These pandemic days, as tricky as they are, teach us many things, reveal a part of ourselves, and make us reflect in many ways. One of them, however contradictory or incredible it may seem to us, is history.
Now, think about our life. Our lives, both in the personal, the particular, in the social and the communal way.
And this type of historical thinking, personal and collective, we can convert into a mental exercise that allows us to approach other moments, other places, and stages of the development of humanity.
One of those times, is during “the collapse,” the moment when the Maya civilization began to decline, which has been mistakenly called the “disappearance” of the Maya.
These days of fear and uncertainty can give us some idea of those same emotions that the ancient Maya experienced during their collapse. Increased of course, by the magical thinking that all the pre-Columbian society had, acompanied by the ignorance to which almost all the population was subjected.
The only ones who had the scientific and artistic knowledge, were the members of the political and clerical elites. Only they had the knowledge of astronomy, mathematics, calendars, writing, architecture, medicine and more.
Science served them to show themselves powerful in front of everyone else, it served them to manipulate the population, instill and increase fear in them, and pretend to be sacred: sons or envoys of the gods, or even gods themselves, thus reinforcing the magical ideas and fear in all people, and stay in power.
In the 9th century AD, a series of adverse events: droughts, earthquakes in seismic areas, hurricanes, famines, diseases, wars, were occurring, the development of this civilization, acquired a dramatic character. The population, not having a solution from the rulers and priests, became strongly discontent. Uprisings, revolutions and riots came knocking down the big cities, and like that, one by one the Maya kingdoms fell.
The fear that we can now experience in the face of the coronavirus pandemic could give us an idea of the panic, the desperation, and anger that the Maya population would have experienced in the face of the catastrophes that they were experiencing and the lack of response, the lack of help from those who in practice were the masters of their lives.
Therefore, the ruling and priestly classes were violently eliminated in the ancient Maya kingdoms. The new leaders and perhaps the survivors of the extermination of these elites, took the reins of the diminished kingdoms, and in this situation of fracture of the old Maya political system, a social group that had never been in power: the merchants, occupied an important throne: Chichen Itza.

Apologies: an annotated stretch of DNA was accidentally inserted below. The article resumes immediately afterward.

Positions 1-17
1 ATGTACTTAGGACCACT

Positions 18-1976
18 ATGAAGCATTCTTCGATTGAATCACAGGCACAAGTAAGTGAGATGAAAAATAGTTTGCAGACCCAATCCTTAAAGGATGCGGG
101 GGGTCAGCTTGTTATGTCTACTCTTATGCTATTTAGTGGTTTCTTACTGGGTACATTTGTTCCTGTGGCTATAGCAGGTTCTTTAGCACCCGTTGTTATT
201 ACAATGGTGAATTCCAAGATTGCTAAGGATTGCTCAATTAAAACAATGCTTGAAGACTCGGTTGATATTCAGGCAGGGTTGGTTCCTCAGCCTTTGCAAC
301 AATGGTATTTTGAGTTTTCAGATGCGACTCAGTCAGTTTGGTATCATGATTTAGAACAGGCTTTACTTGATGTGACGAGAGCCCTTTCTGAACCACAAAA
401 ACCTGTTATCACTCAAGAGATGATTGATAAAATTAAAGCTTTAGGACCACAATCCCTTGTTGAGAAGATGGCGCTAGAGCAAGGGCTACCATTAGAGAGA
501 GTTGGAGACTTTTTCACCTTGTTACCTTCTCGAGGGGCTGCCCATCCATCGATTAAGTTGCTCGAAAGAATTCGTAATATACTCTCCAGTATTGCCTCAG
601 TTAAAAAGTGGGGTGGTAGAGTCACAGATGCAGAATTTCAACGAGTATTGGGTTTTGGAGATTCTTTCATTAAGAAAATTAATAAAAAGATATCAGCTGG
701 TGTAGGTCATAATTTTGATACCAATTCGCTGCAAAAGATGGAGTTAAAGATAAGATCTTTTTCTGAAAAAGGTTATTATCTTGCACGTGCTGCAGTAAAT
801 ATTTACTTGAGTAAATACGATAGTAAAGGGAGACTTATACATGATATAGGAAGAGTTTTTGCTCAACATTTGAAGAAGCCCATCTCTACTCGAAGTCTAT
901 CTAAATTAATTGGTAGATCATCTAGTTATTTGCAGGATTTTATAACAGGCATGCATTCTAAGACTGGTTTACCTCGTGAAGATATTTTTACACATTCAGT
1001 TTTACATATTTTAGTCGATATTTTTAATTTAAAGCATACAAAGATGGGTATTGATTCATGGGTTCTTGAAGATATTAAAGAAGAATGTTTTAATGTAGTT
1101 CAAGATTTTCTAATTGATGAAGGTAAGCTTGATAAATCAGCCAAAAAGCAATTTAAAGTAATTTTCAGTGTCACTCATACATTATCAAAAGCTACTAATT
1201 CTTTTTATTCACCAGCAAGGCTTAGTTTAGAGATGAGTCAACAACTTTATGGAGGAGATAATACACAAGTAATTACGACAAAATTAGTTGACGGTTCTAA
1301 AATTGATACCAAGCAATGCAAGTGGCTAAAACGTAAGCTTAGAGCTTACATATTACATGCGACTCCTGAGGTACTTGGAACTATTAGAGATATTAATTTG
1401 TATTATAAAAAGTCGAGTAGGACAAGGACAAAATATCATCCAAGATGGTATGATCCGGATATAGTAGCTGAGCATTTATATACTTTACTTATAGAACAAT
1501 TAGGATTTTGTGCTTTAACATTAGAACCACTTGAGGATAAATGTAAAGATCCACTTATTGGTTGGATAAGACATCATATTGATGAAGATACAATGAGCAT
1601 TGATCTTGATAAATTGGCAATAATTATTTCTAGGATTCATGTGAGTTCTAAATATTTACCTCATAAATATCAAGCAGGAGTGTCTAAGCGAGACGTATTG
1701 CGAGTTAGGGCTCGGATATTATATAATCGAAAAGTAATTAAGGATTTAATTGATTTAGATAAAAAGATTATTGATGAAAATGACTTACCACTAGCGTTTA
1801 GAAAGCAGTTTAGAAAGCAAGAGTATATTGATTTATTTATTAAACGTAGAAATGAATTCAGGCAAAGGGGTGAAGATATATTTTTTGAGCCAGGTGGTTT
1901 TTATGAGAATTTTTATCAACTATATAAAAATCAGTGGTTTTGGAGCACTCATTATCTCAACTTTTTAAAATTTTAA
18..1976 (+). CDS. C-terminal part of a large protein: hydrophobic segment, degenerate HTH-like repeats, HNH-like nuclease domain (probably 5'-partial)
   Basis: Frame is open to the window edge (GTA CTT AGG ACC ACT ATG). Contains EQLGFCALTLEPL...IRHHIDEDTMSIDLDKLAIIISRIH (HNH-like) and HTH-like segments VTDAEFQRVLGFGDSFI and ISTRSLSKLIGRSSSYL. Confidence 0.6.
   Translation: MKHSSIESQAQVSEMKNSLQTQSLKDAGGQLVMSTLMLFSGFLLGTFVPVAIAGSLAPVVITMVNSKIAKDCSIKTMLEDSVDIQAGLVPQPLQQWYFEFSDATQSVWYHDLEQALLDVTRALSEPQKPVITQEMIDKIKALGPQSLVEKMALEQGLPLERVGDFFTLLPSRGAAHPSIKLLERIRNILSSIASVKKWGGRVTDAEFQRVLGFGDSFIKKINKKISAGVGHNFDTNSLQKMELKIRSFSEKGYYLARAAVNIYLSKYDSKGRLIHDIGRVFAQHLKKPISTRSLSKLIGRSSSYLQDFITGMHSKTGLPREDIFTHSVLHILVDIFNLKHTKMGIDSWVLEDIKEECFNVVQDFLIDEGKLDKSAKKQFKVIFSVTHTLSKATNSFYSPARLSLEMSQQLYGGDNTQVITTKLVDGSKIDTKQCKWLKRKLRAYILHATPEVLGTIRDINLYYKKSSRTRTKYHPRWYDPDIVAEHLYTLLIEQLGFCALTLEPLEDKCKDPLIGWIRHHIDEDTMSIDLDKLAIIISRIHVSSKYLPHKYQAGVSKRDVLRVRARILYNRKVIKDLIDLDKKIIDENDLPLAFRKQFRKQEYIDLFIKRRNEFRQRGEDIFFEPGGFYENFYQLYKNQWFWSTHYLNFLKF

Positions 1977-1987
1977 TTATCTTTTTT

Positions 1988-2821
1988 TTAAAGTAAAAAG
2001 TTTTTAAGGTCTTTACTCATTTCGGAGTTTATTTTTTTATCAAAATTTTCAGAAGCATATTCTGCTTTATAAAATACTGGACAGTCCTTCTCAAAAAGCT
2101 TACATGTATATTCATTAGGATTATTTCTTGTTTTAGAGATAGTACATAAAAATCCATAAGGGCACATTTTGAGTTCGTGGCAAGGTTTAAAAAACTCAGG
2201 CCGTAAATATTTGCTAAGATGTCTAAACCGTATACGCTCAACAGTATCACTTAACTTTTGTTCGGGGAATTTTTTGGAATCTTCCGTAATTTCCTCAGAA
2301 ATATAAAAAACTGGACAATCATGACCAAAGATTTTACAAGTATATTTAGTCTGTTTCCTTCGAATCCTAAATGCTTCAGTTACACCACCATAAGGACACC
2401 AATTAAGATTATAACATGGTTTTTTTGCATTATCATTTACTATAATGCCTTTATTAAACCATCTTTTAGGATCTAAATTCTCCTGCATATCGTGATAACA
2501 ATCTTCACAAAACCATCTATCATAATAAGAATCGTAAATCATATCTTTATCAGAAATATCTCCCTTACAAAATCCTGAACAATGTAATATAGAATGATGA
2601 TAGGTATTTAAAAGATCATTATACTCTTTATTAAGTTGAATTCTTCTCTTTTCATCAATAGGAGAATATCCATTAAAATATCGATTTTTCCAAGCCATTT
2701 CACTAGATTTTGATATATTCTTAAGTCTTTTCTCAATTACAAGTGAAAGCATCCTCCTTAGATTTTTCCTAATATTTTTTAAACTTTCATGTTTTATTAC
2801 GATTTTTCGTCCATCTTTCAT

Today, when fortunately we are not at those terrible levels of magical thinking, although ignorance is still a great enemy to be overcome, science is widespread, the world is interconnected in real-time, and new technology inscribes us in a new type of life, emotions that could seem old, or even overcome, are now shown to us with all their strength in practically all the earth: terror, fear of death, the instinct of survival, prevention in the face of danger, solidarity and hope. Why? Because as humans, independently of the time and place where we have lived, in spite of everything, we are called to carry out great feats and beautiful realizations.
For The Yucatan Times
Indalecio Cardeña Vázquez
March 20, 2020
Indalecio Cardeña Vázquez. – Anthropologist, researcher and writer.
He has collaborated with the “Unidad Yucatán de la Dirección de Culturas Populares”, Instituto Nacional Indigenista and was the director of the Pinacoteca “Juan Gamboa Guzmán” of the INAH.
Among his anthropological works are the iconographic analysis of the colonial sacred art of the Yucatan Peninsula; the symbolisms in the facade of Conquistador Montejo’s house, in Mérida; the Mayan symbolism in the Yucatan Cathedral and the archaeoastronomy among the Mayans.
Professor Cardeña has written several books and articles since the mid 1980’s to this date.